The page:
Telluride Real Estates: Down Low On Property Taxes
Telluride Real Estates twins with Robert Stenhammer, an associate broker with Telluride Real Estate Corp./Christie’s International Real Estate.
With a BA in business, an MBA in hospitality and tourism, and over 20 years of experience in the fields, Robert’s expertise encompasses real estate, hotels, vacation rentals, resort management, community relations, government affairs, and destination marketing. In his past life working on Hilton Head Island, South Carolina, Robert wrote often on those subjects for local media. In addition to his real estate position, he also works part-time for the Telluride Ski & Golf Resort, where his title is “Office of the CEO” and his focus is on government affairs and community relations, a role which comes down to helping make Telluride the #1 resort in the world.
In his weekly column, (narratives and video), “Telluride Real Estates News,” Robert leverages his extensive knowledge of market factors (global, national, and regional) and the Telluride lifestyle to bring readers fresh, informative – and insider – Real Estates news to use today.
This week, Robert focuses on your real estate property taxes, the variables involved in the calculation, the importance of 2017 as a re-assessment-of-value year, and ways to appeal your valuation.
Read on for more. And don’t miss Robert’s video for a recap of important details that could save you money.
Contact Robert for additional information on San Miguel property taxes or how to appeal, 970-708-7771.
In San Miguel County, the Assessor’s Office is responsible for valuing all real and personal property including residential properties, commercial properties, and agricultural land. These valuations ensure that each taxpayer is assessed the appropriate amount of taxes according the mill levy that is applicable to the property location. Interestingly enough, the County Assessor is an elected position. Peggy Kanter was elected as San Miguel County Assessor in 1978 and is next up for election in 2018.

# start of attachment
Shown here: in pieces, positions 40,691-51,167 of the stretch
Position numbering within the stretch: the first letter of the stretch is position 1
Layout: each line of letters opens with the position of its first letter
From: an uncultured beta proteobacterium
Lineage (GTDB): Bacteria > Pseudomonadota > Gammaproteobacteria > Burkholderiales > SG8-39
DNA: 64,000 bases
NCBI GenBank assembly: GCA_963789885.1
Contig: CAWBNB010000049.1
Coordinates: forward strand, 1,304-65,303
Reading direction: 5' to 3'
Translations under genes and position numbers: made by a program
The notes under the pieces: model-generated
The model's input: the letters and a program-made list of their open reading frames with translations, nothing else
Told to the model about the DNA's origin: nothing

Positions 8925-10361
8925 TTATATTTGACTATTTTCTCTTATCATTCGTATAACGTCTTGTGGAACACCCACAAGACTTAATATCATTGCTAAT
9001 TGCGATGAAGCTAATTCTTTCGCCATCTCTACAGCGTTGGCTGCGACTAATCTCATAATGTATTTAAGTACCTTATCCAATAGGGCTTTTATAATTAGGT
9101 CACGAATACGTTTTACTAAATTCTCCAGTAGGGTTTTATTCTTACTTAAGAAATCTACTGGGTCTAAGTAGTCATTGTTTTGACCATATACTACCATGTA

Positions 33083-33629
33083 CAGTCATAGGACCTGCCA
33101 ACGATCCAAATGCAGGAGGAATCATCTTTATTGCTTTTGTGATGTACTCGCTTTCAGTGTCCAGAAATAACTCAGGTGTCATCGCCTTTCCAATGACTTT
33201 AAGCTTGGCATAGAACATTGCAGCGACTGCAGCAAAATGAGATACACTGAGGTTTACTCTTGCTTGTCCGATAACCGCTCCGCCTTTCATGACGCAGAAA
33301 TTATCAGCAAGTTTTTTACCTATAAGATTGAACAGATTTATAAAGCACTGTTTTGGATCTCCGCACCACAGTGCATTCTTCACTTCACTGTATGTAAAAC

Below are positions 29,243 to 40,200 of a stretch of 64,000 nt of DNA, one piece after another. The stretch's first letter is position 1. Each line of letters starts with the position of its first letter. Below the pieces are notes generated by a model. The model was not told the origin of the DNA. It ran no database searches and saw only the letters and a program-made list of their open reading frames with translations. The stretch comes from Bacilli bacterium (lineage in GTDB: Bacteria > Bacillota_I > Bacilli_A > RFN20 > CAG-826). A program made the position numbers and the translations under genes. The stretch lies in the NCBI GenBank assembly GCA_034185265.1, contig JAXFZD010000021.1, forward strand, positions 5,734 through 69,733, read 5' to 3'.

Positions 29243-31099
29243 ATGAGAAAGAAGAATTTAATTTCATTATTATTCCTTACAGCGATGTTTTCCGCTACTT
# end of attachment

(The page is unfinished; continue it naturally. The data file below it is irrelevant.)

Your property taxes are calculated using two variables: the assessment rate and the mill levy. In San Miguel County, there are 25 different mill levy taxable areas. The assessment rate is set by the state and, for 2016, the assessment rate was 8.24%. The mill levy is the tax rate applied to your assessed value. One mill is equal to $1 for every $1,000 of assessed property value. Property valuations are updated every two years and 2017 is a reassessment year, therefore all property owners will receive a notice of valuation that will be mailed out on May 1.
The month of May is every taxpayer’s opportunity to protest their parcel’s valuation and/or classification.
For tax years 2017 and 2018, Colorado County Assessors are required by law to reappraise all real property to reflect a June 30, 2016 level of value. That level of value represents aa “snapshot” of property values during an 18-month period from January 1, 2015 through June 30, 2016.